Police data called key to addressing unfairness

Posted at 12:39 PM, Feb 10, 2016

Advocates of gathering demographic data about police arrests and ticketing, including low-level violations, say they believe it will prove what they see firsthand — that minorities get disproportionately arrested, written up and fined.

Surrounded by more than 50 people at the Capitol calling for detailed reporting, Assemblyman Joseph Lentol and Sen. Daniel Squadron say the government needs to track and quantify what's happening in order to address it systematically.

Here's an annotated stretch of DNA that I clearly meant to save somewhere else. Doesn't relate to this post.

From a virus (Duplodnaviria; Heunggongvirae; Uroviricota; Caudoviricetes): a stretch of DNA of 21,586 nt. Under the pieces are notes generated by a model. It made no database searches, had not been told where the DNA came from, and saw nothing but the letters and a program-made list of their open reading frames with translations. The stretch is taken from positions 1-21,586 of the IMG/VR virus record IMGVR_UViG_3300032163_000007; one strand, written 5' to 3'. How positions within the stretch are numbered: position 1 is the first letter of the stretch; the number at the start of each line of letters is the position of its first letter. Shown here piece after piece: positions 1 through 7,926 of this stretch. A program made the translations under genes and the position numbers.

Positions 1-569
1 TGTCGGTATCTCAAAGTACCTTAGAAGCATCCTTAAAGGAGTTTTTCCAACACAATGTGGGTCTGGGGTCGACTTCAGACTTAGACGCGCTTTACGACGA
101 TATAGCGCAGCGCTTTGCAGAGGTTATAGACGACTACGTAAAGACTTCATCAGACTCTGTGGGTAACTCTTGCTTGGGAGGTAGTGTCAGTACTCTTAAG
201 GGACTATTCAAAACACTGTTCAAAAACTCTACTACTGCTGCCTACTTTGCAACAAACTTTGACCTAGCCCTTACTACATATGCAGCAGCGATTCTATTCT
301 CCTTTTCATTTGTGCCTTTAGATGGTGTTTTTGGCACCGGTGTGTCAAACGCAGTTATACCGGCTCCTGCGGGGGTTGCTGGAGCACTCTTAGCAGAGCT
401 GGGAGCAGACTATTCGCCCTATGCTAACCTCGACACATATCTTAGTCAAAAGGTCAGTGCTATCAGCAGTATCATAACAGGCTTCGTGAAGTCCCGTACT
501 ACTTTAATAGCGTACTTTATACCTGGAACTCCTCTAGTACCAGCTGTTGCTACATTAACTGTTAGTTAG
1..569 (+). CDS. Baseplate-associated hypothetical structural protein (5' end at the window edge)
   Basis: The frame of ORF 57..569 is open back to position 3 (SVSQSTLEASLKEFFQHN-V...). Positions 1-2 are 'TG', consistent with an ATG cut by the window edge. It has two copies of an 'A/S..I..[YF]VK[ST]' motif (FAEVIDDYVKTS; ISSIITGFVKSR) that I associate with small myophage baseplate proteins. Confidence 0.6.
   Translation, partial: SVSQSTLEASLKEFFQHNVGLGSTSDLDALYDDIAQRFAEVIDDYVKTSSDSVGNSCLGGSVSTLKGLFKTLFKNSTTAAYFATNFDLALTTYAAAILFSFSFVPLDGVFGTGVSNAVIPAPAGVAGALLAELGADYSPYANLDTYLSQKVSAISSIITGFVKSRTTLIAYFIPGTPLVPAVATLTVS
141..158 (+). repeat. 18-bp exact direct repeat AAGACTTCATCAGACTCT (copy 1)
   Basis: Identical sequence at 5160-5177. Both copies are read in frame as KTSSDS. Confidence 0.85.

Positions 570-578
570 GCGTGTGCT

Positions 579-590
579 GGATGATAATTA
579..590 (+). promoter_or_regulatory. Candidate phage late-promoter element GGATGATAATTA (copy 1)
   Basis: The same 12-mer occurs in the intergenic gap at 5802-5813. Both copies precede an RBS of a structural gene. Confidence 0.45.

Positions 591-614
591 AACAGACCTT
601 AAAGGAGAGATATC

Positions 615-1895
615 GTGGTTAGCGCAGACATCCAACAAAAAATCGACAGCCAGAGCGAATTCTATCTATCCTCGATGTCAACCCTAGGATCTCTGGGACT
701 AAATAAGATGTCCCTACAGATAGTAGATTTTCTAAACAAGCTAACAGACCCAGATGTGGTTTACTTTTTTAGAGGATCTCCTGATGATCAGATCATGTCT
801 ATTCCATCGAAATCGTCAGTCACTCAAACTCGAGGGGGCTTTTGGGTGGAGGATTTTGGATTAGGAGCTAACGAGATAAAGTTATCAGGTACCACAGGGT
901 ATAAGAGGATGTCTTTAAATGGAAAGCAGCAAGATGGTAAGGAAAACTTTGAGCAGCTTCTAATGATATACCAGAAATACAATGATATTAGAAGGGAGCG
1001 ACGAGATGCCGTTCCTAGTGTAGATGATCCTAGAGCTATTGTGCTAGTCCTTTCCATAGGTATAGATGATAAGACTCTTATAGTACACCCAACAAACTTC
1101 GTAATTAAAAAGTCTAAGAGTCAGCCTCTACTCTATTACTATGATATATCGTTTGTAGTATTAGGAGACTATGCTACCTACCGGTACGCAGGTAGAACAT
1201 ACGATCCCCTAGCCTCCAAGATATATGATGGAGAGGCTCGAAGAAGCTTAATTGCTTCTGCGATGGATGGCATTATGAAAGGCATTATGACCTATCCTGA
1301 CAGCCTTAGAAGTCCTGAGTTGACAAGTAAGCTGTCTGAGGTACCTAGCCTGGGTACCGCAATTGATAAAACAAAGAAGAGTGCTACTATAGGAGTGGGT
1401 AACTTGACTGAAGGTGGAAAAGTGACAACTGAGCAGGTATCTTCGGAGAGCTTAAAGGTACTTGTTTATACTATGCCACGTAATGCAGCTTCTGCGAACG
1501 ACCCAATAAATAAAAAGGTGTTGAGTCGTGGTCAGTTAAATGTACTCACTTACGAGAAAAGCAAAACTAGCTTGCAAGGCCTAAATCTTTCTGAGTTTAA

Elaine West, who's black, recounted waking up in her Manhattan apartment to find detectives who arrested her based on the complaint of an ex-partner, who's white and who tripped and fell while intoxicated three weeks earlier and cut her own lip.

West says she's still traumatized.

NYCLU Executive Director Donna Lieberman says limited data showed 80 percent criminal summonses to minorities.